my brush with fame
In the nineties I used to sell my hooked rugs at the Nova Scotia Folk Art Festival. At that time it was a soiree. Folk artists would gather from all over Nova Scotia and for four hours on a Sunday afternoon we would sell our wares. For many consecutive summers I sold my whole winters work at the festival in a few hours.
We would drive down in the morning set up my booth and people from all over the world who summered Nova Scotia's south shore would scramble in and buy up the folk art. People would take the tag, pay for the art, then come back and pick it up at 4:00 so everyone got a chance to see what was on display. By two thirty or three the crowd had thinned out and most of the art was sold. It was an amazing experience.
It was was run by this couple Pat and Robin who were kind and charming, and relaxed. They were helped by many locals including my friend Doris Eaton and her husband Ron. Pat and Robin and their board made the rules and it was all over at 5pm on Sunday and then they dragged out cases of beer and a box of wine and some chips. It was really something in those days.
I would stand before my rugs and people would take the tags and go pay Pat. The volunteers did it completely for the artists. The society took very little. They wanted to showcase our art. It was always interesting to see who came each year. There would always be someone well known or famous in a crowd of lots of interesting people.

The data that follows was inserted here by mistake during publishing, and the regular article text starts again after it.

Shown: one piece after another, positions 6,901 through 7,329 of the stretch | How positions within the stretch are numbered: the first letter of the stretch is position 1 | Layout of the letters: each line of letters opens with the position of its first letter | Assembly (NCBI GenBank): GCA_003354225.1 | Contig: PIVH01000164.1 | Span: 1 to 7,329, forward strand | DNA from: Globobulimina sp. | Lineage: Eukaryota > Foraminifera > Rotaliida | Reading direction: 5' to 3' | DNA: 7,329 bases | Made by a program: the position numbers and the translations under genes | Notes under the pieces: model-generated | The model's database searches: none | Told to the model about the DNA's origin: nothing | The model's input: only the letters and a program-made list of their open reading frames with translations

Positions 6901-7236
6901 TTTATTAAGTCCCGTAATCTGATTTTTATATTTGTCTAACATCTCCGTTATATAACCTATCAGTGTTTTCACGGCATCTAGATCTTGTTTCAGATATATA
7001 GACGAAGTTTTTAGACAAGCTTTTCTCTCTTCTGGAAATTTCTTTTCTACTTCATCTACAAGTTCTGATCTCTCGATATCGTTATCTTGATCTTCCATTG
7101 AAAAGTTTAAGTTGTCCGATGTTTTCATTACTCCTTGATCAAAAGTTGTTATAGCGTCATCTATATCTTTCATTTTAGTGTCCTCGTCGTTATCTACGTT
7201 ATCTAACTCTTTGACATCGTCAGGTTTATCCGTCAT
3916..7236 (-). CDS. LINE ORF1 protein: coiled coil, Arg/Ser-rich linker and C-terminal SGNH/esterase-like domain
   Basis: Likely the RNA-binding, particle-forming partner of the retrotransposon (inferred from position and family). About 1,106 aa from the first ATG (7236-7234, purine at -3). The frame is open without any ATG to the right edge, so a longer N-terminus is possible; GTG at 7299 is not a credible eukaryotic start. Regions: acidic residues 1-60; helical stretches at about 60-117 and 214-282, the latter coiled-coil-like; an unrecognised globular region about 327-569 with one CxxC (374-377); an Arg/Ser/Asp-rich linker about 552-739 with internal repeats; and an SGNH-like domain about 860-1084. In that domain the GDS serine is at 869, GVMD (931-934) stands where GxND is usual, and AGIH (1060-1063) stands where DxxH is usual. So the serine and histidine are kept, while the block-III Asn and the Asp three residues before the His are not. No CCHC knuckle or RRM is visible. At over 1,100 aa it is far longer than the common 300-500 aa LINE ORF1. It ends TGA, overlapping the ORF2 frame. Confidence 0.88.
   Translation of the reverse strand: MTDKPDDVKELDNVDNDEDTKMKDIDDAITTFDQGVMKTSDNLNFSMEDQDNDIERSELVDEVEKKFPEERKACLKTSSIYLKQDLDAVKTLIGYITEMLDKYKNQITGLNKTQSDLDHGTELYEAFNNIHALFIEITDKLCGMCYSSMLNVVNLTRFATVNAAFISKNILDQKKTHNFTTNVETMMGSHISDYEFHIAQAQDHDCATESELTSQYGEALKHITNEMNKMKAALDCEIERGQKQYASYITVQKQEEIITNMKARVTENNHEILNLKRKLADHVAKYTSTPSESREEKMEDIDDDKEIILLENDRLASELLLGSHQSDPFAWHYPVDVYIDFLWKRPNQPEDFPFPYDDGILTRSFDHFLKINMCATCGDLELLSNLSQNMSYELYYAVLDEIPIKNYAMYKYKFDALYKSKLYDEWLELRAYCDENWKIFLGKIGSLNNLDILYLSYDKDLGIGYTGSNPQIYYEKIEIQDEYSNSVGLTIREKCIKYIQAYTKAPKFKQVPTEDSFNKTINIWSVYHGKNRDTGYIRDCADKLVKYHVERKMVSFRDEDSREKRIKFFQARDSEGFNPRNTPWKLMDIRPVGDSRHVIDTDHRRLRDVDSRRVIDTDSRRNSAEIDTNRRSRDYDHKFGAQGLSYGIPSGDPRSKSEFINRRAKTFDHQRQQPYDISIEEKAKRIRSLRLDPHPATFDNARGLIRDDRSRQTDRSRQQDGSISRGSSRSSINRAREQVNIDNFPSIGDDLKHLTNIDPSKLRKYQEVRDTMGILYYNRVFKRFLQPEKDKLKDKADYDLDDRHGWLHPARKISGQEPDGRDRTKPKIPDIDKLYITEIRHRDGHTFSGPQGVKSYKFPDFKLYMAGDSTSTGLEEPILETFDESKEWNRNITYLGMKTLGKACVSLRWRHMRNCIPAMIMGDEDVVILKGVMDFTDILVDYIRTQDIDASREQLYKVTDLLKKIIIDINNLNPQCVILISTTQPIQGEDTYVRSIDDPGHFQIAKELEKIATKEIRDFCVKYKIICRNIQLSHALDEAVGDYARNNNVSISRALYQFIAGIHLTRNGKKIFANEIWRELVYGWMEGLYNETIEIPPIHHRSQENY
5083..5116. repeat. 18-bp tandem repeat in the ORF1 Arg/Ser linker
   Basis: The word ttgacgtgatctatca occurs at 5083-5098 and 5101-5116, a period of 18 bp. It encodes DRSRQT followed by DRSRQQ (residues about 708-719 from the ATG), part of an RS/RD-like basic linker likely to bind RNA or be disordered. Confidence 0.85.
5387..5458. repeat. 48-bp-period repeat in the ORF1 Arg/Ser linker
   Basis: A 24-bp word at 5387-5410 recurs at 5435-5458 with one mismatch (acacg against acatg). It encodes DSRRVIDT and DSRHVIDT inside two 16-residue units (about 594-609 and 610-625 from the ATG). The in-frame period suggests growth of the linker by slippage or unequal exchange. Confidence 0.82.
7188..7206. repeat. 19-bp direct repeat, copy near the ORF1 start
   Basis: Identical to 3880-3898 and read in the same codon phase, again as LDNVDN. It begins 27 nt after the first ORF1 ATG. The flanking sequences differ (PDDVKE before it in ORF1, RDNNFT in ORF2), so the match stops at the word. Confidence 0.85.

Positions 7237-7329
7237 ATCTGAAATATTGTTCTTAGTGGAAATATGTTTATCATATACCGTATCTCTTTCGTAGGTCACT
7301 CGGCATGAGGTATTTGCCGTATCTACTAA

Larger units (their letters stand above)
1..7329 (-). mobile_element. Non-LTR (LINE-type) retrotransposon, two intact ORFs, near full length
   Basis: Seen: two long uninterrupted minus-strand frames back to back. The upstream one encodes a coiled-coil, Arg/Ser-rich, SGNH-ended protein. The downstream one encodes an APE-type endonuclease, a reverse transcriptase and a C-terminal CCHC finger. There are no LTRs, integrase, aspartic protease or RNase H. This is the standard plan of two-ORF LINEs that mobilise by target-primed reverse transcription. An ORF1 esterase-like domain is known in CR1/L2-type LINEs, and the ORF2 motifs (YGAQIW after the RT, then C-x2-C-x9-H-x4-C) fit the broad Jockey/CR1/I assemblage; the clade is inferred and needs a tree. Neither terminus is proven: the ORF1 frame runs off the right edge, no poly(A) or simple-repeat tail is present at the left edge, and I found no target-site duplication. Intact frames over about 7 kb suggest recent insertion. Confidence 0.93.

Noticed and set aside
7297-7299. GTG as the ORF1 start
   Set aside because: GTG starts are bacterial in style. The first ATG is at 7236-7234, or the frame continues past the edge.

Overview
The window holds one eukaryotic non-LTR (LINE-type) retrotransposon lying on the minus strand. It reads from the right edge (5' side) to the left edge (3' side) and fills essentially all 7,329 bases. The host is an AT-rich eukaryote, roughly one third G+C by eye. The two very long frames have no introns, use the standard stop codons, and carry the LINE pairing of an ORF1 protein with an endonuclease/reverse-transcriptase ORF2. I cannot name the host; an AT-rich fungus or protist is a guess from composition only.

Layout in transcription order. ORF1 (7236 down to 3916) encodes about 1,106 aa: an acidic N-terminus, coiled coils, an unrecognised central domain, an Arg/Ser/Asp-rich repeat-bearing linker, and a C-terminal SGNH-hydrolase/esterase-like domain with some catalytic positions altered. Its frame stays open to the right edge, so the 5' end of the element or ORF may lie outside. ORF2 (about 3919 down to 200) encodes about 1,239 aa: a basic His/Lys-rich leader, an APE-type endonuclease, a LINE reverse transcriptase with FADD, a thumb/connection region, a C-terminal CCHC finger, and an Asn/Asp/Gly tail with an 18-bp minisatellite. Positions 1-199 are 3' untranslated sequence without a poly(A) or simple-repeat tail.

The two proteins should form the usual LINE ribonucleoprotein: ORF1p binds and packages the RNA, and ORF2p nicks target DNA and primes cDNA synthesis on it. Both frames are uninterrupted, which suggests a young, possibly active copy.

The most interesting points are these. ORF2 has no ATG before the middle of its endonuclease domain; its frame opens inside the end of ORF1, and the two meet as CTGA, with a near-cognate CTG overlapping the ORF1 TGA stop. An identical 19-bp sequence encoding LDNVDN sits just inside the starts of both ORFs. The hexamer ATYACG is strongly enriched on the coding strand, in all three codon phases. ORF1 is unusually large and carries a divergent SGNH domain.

Writers, though, in Canada at least, are often not so famous that we recognize them. So lovely for them really. They can sell a million books, and mostly just walk around unnoticed. At that time my favourite author was Brian Moore, an older Irish writer. I had read many of his books and had been moved by them.
One day at the festival the crowd had thinned out and I was standing before my work, most of which was sold so I was just waiting really. Along comes this older gentleman in dark pants and blue sweater and he just stands there in front of my rugs for five minutes with his hand on his chin and his index fingers over his lip and stares at my rugs. I knew who it was. It was my favourite author. It was Brian Moore, standing there looking at my rugs.
All I did was nod my head, tilt my chin and make quick eye contact. I stayed quiet. I was a combination of being too shy, and not wanting to bother him, you know. I never told him I had read so many of his books, or that I admired his writing. I was just happy that he was interested enough in my rugs to stay still before them for about five minutes. Then a pretty colourfully dressed woman came. They chatted for a moment and went off. And that was it. I never spoke.
This morning that memory came back to me as I got ready for my day. At first I thought, now I would speak to him easily. And I could, yes, I could. But still I might not. Because I liked watching him be a bit transfixed by these rugs that make with my own two hands. In some ways it might be a better memory, to think of an artist you like being interested in your work.
I think he would have been surprised though to hear that the young rug hooker held him in such esteem and had read so many of his books. Still it would have just been a few words, neither, here nor there. Instead I have this picture of him in my head looking at my rugs so deeply. And that still gives me confidence, that indeed, I am doing something worth seeing.
- Deanne Fitzpatrick
Merci ! Very interesting …